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We're implementing a system that generates TeX files from text entered into HTML forms, and a general question arose.

Quoting Donald Knuth's TeXbook:

A control sequence of the other kind, like \', is called a control symbol: it consists of the escape character followed by a single nonletter.

A colleague is sure she remembers that sometimes \" should be enclosed in braces with its following character, e.g. {\"A} to get our German Ä.

I answered with the quote by Knuth, saying that we need not worry about it, since any nutty LaTeX macros that our users may throw at our files (aside from straight redefinition like \def\"{foobar}) cannot override core TeX language, and therefore we should be safe with \".

Am I right?

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    Sorry, but you are wrong. TeX is capable of changing its own syntax completely, see xii.tex for instance. Hence \def\"{foobar} will override any previous definition of \" in the current group. – Henri Menke Oct 4 '16 at 9:41
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    However, \"A does not have to be enclosed in braces to obtain Ä. By proper LaTeX convention you should brace the argument though, i.e. \"{A}. I think you should use UTF-8 and input Ä directly. – Henri Menke Oct 4 '16 at 9:46
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    Welcome! Your colleague is right: when preparing a BibTeX file, a name such as “Müller” should be input as M{\"u}ller. However, this is a special convention only for .bib files. In LaTeX documents you type M\"{u}ller or, more simply M\"uller. – egreg Oct 4 '16 at 9:50
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    off-topic ... when placing braces around an accented letter, either as \"{a} or {\"a}, it affects (i.e. disables) kerning with adjacent letters. so if it can be avoided, that's usually a good idea. (but in the case of bibtex, it can't.) – barbara beeton Oct 4 '16 at 13:17
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    @barbarabeeton true for {\"a} not so for \"{a} which is the official latex syntax, but equivalent to \"a just on general macro argument parsing rules. – David Carlisle Oct 4 '16 at 15:12
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Firstly \" is not a tex primitive, it is a macro defined in plain tex and also a macro with a different definition defined in latex, so it isn't that latex changes this macro it just has a different definition. (Plain TeX accents only have to work with the original 7-bit encoding of computer modern, but latex ones need to adapt to the currently specified font encoding).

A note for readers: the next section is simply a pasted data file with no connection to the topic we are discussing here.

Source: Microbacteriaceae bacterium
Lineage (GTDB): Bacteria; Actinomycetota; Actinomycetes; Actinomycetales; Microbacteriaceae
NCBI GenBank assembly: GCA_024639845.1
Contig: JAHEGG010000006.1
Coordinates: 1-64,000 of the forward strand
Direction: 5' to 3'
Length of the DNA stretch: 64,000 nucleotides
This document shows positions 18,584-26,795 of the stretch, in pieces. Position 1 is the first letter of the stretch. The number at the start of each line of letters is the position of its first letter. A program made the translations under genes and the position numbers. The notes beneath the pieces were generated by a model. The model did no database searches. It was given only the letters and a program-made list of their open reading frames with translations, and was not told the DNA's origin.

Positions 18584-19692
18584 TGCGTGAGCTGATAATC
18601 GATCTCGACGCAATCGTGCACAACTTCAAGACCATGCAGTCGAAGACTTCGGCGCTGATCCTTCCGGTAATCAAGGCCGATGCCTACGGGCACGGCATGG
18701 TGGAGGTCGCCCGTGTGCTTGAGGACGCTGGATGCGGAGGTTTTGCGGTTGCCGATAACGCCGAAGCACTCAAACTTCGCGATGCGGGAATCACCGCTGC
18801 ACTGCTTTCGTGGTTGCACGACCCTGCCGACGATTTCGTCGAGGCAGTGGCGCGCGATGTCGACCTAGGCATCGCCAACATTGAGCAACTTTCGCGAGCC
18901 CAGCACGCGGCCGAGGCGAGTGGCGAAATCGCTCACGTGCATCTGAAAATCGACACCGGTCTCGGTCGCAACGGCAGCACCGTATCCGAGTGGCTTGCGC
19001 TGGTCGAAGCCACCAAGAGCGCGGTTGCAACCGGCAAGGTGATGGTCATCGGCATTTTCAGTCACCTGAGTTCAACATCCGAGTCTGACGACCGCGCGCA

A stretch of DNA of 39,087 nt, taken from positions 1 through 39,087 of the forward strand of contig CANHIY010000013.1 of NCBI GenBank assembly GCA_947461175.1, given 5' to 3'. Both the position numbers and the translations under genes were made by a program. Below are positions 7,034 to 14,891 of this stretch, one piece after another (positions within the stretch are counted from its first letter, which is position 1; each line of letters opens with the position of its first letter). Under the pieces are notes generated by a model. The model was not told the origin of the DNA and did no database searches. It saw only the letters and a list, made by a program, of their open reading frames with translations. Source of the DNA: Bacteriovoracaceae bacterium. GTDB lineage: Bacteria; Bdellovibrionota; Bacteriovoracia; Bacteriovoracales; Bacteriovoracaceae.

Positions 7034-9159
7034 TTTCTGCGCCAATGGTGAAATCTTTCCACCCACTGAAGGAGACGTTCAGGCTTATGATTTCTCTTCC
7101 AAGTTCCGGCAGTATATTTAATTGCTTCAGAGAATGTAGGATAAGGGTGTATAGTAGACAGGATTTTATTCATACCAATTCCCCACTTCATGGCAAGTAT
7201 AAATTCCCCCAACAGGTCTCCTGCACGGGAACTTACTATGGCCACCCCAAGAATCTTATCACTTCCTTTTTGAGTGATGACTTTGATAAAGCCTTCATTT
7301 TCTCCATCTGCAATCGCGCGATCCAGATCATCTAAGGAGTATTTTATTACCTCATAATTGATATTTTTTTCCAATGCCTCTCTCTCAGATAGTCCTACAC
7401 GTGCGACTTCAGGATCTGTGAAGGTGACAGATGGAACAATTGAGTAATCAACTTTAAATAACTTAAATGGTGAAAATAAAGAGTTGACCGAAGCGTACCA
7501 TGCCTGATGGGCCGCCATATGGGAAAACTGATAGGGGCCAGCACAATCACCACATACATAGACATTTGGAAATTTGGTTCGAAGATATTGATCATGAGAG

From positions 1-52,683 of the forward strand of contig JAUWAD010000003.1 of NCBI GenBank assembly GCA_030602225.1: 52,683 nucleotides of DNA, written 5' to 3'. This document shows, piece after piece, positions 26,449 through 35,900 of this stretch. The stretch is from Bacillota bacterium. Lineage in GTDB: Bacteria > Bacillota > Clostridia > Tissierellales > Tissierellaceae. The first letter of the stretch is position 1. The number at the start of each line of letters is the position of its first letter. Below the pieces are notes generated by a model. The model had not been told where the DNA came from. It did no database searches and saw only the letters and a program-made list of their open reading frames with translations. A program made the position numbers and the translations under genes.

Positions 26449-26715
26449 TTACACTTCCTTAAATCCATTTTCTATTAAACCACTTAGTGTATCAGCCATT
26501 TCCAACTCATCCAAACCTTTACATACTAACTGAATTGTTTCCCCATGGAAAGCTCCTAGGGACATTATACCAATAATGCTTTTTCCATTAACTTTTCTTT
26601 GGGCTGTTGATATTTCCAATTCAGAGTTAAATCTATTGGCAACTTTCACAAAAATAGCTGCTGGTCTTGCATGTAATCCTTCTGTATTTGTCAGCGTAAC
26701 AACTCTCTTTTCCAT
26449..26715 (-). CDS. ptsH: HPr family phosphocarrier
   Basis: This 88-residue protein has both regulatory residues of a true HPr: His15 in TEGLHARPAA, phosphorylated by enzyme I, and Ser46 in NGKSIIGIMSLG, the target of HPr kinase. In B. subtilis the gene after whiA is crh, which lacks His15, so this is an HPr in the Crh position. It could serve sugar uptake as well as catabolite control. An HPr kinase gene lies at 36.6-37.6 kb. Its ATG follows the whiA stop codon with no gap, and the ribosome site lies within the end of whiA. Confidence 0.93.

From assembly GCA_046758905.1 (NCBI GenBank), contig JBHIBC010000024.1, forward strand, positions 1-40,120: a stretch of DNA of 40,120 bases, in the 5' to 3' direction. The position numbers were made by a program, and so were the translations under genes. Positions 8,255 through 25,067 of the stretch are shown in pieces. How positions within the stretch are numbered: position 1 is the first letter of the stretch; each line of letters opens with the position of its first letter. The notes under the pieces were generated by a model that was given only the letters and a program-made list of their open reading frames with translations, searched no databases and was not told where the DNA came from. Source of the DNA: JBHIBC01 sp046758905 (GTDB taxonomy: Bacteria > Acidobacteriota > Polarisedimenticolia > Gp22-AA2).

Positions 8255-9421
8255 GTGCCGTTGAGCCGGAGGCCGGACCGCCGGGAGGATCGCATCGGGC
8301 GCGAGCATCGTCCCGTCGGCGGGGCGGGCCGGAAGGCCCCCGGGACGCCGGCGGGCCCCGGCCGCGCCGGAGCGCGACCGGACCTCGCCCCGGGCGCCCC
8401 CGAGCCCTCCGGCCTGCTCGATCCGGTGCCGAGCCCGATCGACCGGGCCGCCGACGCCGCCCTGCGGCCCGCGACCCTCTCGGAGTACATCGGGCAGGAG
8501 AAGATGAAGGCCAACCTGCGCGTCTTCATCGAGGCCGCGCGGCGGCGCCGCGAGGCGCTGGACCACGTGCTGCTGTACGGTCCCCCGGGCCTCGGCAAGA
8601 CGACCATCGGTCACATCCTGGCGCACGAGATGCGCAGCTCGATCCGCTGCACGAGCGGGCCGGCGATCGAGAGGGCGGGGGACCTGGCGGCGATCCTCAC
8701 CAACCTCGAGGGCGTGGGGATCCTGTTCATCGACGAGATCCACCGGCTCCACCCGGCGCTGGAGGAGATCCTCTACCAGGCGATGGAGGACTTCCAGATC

The {\"a} syntax that you refer to is however unrelated to either definition, it is a convention required by bibtex to treat the construct as a single letter for sorting purposes.

But in general any macro package can redefine any tex command.

After

\let\def=\undefined

for example the tex primitive \def would no longer be available unless you saved it with an earlier

\let\saveddef=\def

or if you are using pdftex or similar extended engines that have a \primitive (or \pdfprimitive) command such that \primitive\def expands to the tex primitive even if the csname token \def has been redefined to be something else (or, as above, defined to be nothing)

  • Thanks, that sheds some light onto the inner workings of TeX/LaTeX for me! – curious_weather Oct 4 '16 at 10:15
  • Nit: I didn't know about \primitive, so I checked the pdfTeX manual. There, it appears to be named \pdfprimitive. – Harald Hanche-Olsen Oct 4 '16 at 12:31
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    @HaraldHanche-Olsen ahh I'm getting too modern in my old age (it's called \primitive in xetex and luatex) – David Carlisle Oct 4 '16 at 12:34
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    Well, it is a more sensible name, after all. The pdf prefix seems rather senseless, I think. (I haven't jumped on the xetex/luatex bandwagon yet, in my old age.) – Harald Hanche-Olsen Oct 4 '16 at 18:14

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